Base’s efficiency guru brings green tactics home

Janis Reid photo
Helen, Chris and Jillian Taylor sit in the dining room of their home, “Front Haven,” on Front Street in Coupeville, built to generate all its own energy from thermal and solar energy sources.

For Chris Taylor it was all about finding a balance.

And as an energy efficiency specialist for Whidbey Island Naval Air Station, he had the expertise to build the perfect net-zero energy home.

But it had to be livable space too, Taylor said.

Envisioning a home in keeping with the tiny house movement, which pairs spacial frugality with energy efficiency, Taylor purchased the Front Street property and “the ugliest house in Coupeville.”

Intent on demolishing the home and starting largely from scratch, Taylor worked closely with Matthew Swett of Langley-based Taproot Architects to bring his dream house to life.

“I’m an engineer, not an artist,” Taylor said.

But Taylor laid out some general guidelines for the home. It needed to connect to nature and the community, be light, warm, energy efficient and “not so big.”

A large house is “more to clean, more to heat,” Taylor said. “We really use every room in the house.”

Two years later, the finished product is a 1,700-square-foot home with a 1,400-square-foot basement and a free-standing, 600-square-foot cottage for guests.

Though small by some standards, the design walks just the right line between form and function for the Taylors.

“I love entertaining from the kitchen. … There are views from all sides,” said Taylor’s wife, Helen.

But while she finds the home beautiful, it’s important to her that it consumes as few resources as possible.

“It’s kinder to the earth to not suck resources away,” Helen Taylor said.

The design of the home was intended to blend into the history of Coupeville, with rooflines designed at the same pitch as neighboring homes to keep the new structure “in harmony” with the rustic, seaside community.

“There are 100 details that connect this house to the community,” Taylor said.

Taylor also used locally forested wood from within 100 miles, used local contractors, the floors are natural bamboo and slate, and recycled materials were used to construct the deck.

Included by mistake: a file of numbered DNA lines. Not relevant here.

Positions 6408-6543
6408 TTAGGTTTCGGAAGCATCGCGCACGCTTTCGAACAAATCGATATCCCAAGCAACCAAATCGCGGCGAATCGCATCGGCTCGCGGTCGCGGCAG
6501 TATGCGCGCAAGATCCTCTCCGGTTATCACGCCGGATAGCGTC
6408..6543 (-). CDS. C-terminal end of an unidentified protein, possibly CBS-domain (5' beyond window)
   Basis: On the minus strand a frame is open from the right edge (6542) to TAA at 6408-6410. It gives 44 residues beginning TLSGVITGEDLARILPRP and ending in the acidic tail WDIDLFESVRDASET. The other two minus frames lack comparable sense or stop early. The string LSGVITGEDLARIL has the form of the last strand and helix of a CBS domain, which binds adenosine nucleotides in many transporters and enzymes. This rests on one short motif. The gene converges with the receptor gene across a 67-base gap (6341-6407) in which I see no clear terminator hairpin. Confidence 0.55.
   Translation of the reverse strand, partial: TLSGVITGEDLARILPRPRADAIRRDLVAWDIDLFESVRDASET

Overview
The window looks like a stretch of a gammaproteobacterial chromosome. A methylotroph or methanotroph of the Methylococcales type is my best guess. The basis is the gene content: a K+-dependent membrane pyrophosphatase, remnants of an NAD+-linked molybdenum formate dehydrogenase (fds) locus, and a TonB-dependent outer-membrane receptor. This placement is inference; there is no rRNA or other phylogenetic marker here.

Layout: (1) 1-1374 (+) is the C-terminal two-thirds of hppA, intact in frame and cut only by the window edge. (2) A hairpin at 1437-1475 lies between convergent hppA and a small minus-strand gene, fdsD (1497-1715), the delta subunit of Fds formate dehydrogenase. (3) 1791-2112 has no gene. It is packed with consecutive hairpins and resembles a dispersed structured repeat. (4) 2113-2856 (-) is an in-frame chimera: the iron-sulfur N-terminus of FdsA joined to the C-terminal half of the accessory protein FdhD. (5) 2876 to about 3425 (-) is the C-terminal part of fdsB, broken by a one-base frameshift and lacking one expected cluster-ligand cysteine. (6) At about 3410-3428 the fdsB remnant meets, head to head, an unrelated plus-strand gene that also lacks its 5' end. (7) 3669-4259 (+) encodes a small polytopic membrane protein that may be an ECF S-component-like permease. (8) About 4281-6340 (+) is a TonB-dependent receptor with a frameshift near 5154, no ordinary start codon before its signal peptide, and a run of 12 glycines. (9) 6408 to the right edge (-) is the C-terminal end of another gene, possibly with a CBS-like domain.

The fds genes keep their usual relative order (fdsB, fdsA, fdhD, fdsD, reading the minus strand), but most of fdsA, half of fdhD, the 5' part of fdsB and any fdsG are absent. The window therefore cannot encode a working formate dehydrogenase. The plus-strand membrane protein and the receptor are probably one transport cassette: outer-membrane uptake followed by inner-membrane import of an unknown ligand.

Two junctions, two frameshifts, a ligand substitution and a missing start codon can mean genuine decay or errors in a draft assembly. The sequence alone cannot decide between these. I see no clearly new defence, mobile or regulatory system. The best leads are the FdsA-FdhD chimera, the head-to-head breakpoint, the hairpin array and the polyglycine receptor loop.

The property features a rooftop garden, and the landscaping is engineered to keep all storm water on the premises. Solar panels generate energy for electricity, and the geothermal heating system pulls warmth from the earth that is circulated throughout the house.

For all these features, the home has been awarded Built Green 5-Star by Master Builders of Puget Sound, received seven first place ribbons at the Skagit-Island Counter Master Builders Home Tour and scores LEED Platinum.

Taylor said he did all this for virtually the same price as a conventional home. In some cases there’s “an up-front investment,” Taylor said, but the financial savings they enjoy from the efficiencies will continue to pay off for many years.

While not all homeowners can build a home from scratch, there are small things that can be done to increase energy efficiency, Taylor said.

First, increase insulation, Taylor said, and second, switch to LED lighting.

“It’s not sexy,” Taylor said; however, “I light my entire house with the about the same energy as most people use for their TVs.”

Updating old or leaky windows is also a great way to keep heat in homes longer,  Taylor said, and energy-efficient appliances can have an impact as well.

“These houses really pay off,” said Taylor’s 12-year-old daughter Jillian. “You can use resources wisely, especially if it costs the same.”

And while she is well aware of the house’s features, her favorite elements are the glass chandelier in the dining room and the view of Penn Cove from her bedroom.

“I live in a beautiful place,” Jillian Taylor said. “I’m happy now.”